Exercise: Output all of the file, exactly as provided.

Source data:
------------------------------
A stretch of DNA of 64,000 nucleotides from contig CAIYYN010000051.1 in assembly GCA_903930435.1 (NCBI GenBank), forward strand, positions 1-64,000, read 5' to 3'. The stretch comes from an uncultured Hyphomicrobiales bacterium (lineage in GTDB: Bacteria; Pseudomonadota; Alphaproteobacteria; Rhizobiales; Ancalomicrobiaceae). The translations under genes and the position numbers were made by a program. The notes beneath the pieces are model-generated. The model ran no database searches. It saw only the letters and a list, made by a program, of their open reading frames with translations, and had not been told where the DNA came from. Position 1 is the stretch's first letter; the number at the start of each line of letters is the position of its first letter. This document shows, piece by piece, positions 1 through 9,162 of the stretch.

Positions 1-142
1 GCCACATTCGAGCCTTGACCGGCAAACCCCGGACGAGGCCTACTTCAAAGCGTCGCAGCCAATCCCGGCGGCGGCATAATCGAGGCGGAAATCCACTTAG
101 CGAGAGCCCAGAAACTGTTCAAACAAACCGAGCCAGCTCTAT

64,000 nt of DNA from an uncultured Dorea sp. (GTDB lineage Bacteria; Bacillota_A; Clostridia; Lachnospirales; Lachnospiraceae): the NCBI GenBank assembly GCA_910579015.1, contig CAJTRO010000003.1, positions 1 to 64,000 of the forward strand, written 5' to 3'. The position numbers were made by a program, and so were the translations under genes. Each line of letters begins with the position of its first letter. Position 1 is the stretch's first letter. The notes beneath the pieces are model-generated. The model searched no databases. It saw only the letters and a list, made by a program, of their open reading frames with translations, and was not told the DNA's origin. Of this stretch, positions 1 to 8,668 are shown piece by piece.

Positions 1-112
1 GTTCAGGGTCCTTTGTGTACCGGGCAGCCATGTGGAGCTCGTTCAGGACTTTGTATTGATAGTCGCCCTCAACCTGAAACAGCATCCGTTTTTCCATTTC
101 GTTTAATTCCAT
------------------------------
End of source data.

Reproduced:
A stretch of DNA of 64,000 nucleotides from contig CAIYYN010000051.1 in assembly GCA_903930435.1 (NCBI GenBank), forward strand, positions 1-64,000, read 5' to 3'. The stretch comes from an uncultured Hyphomicrobiales bacterium (lineage in GTDB: Bacteria; Pseudomonadota; Alphaproteobacteria; Rhizobiales; Ancalomicrobiaceae). The translations under genes and the position numbers were made by a program. The notes beneath the pieces are model-generated. The model ran no database searches. It saw only the letters and a list, made by a program, of their open reading frames with translations, and had not been told where the DNA came from. Position 1 is the stretch's first letter; the number at the start of each line of letters is the position of its first letter. This document shows, piece by piece, positions 1 through 9,162 of the stretch.

Positions 1-142
1 GCCACATTCGAGCCTTGACCGGCAAACCCCGGACGAGGCCTACTTCAAAGCGTCGCAGCCAATCCCGGCGGCGGCATAATCGAGGCGGAAATCCACTTAG
101 CGAGAGCCCAGAAACTGTTCAAACAAACCGAGCCAGCTCTAT

64,000 nt of DNA from an uncultured Dorea sp. (GTDB lineage Bacteria; Bacillota_A; Clostridia; Lachnospirales; Lachnospiraceae): the NCBI GenBank assembly GCA_910579015.1, contig CAJTRO010000003.1, positions 1 to 64,000 of the forward strand, written 5' to 3'. The position numbers were made by a program, and so were the translations under genes. Each line of letters begins with the position of its first letter. Position 1 is the stretch's first letter. The notes beneath the pieces are model-generated. The model searched no databases. It saw only the letters and a list, made by a program, of their open reading frames with translations, and was not told the DNA's origin. Of this stretch, positions 1 to 8,668 are shown piece by piece.

Positions 1-112
1 GTTCAGGGTCCTTTGTGTACCGGGCAGCCATGTGGAGCTCGTTCAGGACTTTGTATTGATAGTCGCCCTCAACCTGAAACAGCATCCGTTTTTCCATTTC
101 GTTTAATTCCAT